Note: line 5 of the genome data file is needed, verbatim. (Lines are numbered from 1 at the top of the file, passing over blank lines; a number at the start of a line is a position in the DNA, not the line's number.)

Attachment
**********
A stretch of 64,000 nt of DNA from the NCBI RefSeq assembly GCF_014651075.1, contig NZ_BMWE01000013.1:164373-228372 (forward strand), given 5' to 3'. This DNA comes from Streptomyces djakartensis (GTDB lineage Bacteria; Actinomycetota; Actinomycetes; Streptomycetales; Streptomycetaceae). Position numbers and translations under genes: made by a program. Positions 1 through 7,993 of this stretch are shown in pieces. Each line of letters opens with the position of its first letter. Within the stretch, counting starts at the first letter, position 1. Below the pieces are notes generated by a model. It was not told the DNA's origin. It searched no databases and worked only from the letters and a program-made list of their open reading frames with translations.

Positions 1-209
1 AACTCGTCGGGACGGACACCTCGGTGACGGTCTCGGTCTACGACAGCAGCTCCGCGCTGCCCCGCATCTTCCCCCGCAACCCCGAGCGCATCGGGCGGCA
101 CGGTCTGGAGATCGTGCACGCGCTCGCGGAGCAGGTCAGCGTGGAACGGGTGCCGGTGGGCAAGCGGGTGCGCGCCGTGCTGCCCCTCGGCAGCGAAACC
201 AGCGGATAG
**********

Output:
201 AGCGGATAG